One: Pediatrician Stephen Cowan says the gut and the brain are not two separate things but are interconnected.
(From Alison Rose Levy’s article in Huffington post in 2010
There’s an experiment going on right now–but it isn’t being conducted by scientists. It’s being conducted by parents. In 30 million kitchens across the U.S. that experiment is called “What Can My Child Eat?” In families with children with autism and allergies, the result of that experiment can either be a day of relative calm and comfort, or it can produce anything from brain fog, digestive discomfort, and mood swings, to pain, seizures, skin outbreaks, and severe digestive distress.
While the debate continues as to whether or not laboratory scientists have successfully isolated a single one of the many factors that a growing numnber of doctors say may contribute to autism, families still have to cope and they still have to feed their children. …
Two: Dr Harumi Jyonouchi, Pediatric Allergy/Immunology Clinic, reports in 2010 that food allergy is related to asthma, autism and ASD and prevalent in 30% of the population and rising.
IgE-mediated allergic diseases (e.g., allergic rhinoconjunctivitis, atopic asthma and food allergy) are prevalent (up to 30%) in the general population and are increasing in developed countries. In infants and young children, non-IgE-mediated food allergy is also prevalent. In addition to easily recognized organ-specific symptoms, allergic diseases can cause neuropsychiatric symptoms, such as irritability and hyperactivity, in otherwise healthy individuals. This is also likely to occur in children with autism spectrum disorder (ASD). Moreover, the discomfort….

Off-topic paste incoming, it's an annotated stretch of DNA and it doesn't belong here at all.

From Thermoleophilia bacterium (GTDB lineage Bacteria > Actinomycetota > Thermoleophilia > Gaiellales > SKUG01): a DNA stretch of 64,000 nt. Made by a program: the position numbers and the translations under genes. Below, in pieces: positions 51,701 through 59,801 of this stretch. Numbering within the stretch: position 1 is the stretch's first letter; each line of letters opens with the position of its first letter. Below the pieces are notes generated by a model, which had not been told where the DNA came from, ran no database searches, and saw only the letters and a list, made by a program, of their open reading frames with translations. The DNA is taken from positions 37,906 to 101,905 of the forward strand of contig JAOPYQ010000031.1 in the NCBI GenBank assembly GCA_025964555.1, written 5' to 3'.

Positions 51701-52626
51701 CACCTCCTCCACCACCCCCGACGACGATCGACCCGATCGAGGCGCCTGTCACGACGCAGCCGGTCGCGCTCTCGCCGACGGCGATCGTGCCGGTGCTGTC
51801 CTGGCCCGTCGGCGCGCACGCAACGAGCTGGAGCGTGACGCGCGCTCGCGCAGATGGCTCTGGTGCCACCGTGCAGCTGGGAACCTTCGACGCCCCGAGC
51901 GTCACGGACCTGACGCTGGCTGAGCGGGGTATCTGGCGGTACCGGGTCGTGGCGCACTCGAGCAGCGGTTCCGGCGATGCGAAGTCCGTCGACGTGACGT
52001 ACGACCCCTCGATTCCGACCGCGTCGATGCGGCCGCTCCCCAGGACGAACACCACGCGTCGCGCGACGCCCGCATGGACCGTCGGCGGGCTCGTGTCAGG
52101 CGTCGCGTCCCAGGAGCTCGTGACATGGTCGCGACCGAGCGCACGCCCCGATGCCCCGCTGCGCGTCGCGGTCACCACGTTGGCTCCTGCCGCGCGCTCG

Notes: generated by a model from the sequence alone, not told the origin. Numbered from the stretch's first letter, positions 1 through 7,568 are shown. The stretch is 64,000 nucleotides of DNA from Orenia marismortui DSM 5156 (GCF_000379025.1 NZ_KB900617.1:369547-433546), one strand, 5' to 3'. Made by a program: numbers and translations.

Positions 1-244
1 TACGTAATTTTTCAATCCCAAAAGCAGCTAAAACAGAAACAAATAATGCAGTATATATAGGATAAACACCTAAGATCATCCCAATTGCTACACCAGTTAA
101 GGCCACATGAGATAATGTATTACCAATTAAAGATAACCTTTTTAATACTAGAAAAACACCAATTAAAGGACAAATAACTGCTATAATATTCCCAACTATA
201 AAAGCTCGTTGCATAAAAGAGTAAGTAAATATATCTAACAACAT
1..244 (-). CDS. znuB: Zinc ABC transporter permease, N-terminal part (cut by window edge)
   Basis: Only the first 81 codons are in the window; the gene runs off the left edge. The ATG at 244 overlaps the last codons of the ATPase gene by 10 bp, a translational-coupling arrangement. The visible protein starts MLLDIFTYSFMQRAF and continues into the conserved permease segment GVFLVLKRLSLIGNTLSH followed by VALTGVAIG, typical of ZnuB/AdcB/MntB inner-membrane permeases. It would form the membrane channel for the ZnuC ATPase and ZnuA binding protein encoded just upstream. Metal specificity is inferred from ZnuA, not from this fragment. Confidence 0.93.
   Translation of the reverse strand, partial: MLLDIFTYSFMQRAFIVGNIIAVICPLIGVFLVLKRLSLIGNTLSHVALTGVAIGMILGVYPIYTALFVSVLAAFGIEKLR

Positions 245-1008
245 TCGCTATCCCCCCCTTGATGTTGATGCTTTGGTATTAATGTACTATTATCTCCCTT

Three: Just because a food has been eaten in the past for over 2000 years does not mean it is good for you today; it should be better for you but no longer is. Why? Pediatrician Dr S. Lucarelli reported in 1995that ancient foods like milk and wheat may be toxic to the central nervous system.
Panminerva Med. 1995 Sep;37(3):137-41.
Food allergy and infantile autism.
Lucarelli S, Frediani T, Zingoni AM, Ferruzzi F, Giardini O, Quintieri F, Barbato M, D’Eufemia P, Cardi E.
Department of Paediatrics, University of Rome La Sapienza, Italy.
The etiopathogenesis of infantile autism is still unknown. Recently some authors have suggested that food peptides might be able to determine toxic effects at the level of the central nervous system by interacting with neurotransmitters. In fact a worsening of neurological symptoms has been reported in autistic patients after the consumption of milk and wheat. The aim of the present study has been to verify the efficacy of a cow’s milk free diet (or other foods which gave a positive result after a skin test) in 36 autistic patients. We also looked for immunological signs of food allergy in autistic patients on a free choice diet. We noticed a marked improvement in the behavioural symptoms of patients after a period of 8 weeks on an elimination diet and we found high levels of IgA antigen specific antibodies for casein, lactalbumin and beta-lactoglobulin and IgG and IgM for casein. The levels of these antibodies were significantly higher than those of a control group which consisted of 20 healthy children. Our results lead us to hypothesise a relationship between food allergy and infantile autism as has already been suggested for other disturbances of the central nervous system.
PMID: 8869369 [PubMed – indexed for MEDLINE]
MeSH Terms, Substan
Four: The CD 14 gene for food allergy has been taken to new heights by Dr S. Goyert, promising real answers for many allergic patients.